‘The family are kicking up a terrible fuss,’ I was told. ‘They are demanding to see you.’ So, feeling a little sick with anxiety, and deeply regretting the shunt operation, I walked quickly up the stairs.

It was one of the old Nightingale wards – a large, long room with tall windows and thirty beds arranged in two long rows on either side. The man was in the first bed on the left, and the curtains were drawn. I cautiously put my head between the curtains. The patient’s wife was sitting beside the bed, sobbing silently, his middle-aged son standing beside her, his face red with anger. He did not give me a chance to say anything.

‘You wouldn’t treat your dog like this!’ he said. ‘You’d put him out of his misery, wouldn’t you!’

For a moment I was quite lost for words.

‘I don’t think he’s suffering much,’ was all I managed to say, looking at the patient, who was staring silently at the ceiling, mute, awake but seemingly unaware of what was going on around him. I explained that we were giving him heroin (diamorphine is the pharmacological name) through a pump, pointing to the syringe driver bolted to the drip-stand at the bed’s head.

‘How much longer will this go on for?’ asked his wife.

‘I don’t really know,’ I replied. ‘Not more than a few days…’

‘You told us that a few days ago,’ his son said.

‘All we can do is wait,’ I replied.

*

The word ‘euthanasia’ is used to describe the various ways in which doctors can deliberately bring about the death of patients. It ranges from the criminal mass-murder that went on in mental hospitals in Nazi Germany, to giving painkilling morphine to people in their final agony, to the ‘doctor-assisted suicide’ that is available in several countries for people faced with certain death from diseases such as terminal cancer or motor neurone disease, or, in a smaller number of countries such as Belgium, for people facing a life of intractable suffering from conditions such as paralysis or incurable depression. In Britain, and in most other countries, doctor-assisted suicide is illegal, although opinion polls in Britain have shown on many occasions a great majority in support of a change in the law. Doctors and members of parliament seem to have more of a problem with it than the public. Doctors rarely admit, even to each other, that they have ever helped patients die – but there can be no question that in the past it happened, and part of me hopes that it still does. You can never know, however, because no doctor wants to talk himself or herself into prison.

A doctor’s duty is to relieve suffering as well as to prolong life, although I suspect this truth is often forgotten in modern medicine. Doctors are frequently accused of playing God but, in my experience, the opposite is more often the case. Many doctors shy away from decisions that might reduce suffering but which will hasten a patient’s death. It is clear that some people can look death in the face and decide, quite rationally, that their life is no longer worth living. There was, for instance, a young Englishman who had been left quadriplegic by a neck injury while playing rugger, who went to Switzerland to die in the Dignitas clinic. There was an elderly woman who had spent her life looking after psychogeriatric patients and, as she entered old age herself, decided to end her life in the same way rather than run the risk of dementing. I consider these people to have been heroic, and can only hope that I might emulate them should I one day have to face a similar problem. There is no evidence that the moral fabric of these societies that permit euthanasia is being damaged by the availability of this form of euthanasia, or that elderly parents are being bullied into suicide by greedy children. But even if that occasionally happens, might it not be a price worth paying to allow a far greater number of other people a choice in how they die?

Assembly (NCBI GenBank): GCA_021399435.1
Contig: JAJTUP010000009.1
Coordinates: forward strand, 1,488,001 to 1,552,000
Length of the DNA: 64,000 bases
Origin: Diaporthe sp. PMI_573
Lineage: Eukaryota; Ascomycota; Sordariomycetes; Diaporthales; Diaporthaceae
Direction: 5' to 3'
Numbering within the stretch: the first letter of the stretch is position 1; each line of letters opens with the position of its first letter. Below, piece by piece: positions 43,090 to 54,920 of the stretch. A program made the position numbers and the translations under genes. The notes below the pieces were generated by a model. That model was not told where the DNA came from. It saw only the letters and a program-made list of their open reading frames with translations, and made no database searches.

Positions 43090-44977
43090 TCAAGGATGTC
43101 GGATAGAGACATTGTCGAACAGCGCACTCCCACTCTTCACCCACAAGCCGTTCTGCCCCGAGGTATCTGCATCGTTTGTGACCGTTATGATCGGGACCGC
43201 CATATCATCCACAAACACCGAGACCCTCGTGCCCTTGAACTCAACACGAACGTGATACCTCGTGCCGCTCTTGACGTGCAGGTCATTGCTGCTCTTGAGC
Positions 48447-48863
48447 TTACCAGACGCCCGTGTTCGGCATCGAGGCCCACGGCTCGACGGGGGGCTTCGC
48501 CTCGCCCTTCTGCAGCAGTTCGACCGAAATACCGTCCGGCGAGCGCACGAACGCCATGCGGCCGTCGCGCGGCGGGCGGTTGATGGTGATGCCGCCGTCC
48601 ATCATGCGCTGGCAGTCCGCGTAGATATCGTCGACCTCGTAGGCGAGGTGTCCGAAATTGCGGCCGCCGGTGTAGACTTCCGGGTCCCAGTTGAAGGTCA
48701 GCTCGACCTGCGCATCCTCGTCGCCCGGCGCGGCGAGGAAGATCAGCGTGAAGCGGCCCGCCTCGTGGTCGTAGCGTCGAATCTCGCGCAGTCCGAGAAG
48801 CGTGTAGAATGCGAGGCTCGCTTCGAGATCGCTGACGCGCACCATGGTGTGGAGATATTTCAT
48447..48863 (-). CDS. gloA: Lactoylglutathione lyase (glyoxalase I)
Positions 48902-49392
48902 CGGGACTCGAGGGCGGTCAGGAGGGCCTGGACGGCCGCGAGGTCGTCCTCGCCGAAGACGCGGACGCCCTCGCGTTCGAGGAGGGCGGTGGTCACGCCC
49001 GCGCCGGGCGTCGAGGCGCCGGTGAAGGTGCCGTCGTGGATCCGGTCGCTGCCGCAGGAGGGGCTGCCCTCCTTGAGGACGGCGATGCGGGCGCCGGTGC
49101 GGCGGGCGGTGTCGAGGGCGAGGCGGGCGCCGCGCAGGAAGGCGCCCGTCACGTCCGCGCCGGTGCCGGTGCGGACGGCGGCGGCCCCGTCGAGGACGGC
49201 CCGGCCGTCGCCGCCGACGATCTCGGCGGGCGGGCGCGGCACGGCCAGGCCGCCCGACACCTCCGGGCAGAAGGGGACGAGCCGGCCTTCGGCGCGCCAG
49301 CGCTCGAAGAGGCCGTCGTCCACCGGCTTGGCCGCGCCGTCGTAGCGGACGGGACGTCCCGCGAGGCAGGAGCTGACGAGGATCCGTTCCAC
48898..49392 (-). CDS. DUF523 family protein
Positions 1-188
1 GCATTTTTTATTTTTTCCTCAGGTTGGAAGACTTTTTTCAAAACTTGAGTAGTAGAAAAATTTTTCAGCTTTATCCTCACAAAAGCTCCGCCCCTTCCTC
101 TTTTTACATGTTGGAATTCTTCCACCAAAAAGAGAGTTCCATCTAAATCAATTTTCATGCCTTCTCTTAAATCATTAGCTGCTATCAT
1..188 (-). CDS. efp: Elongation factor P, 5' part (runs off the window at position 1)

One senior politician told me that he was opposed to euthanasia because it would lead to ‘targets’ – presumably he fears that quotas of elderly people will be encouraged to kill themselves by doctors and nurses. This is an unnecessary anxiety: there are plenty of safeguards in the countries where euthanasia is permitted to prevent this happening. Besides, it is a question of people freely making a choice, if they have mental capacity, not of licensing doctors to kill patients who lack capacity. It will not solve the problem of the ever-increasing number of people with dementia in the modern world. They no longer have mental capacity. Besides, doctors do not want to kill patients – indeed most of us recoil from it and all too often go to the other extreme, not allowing our patients to die with dignity.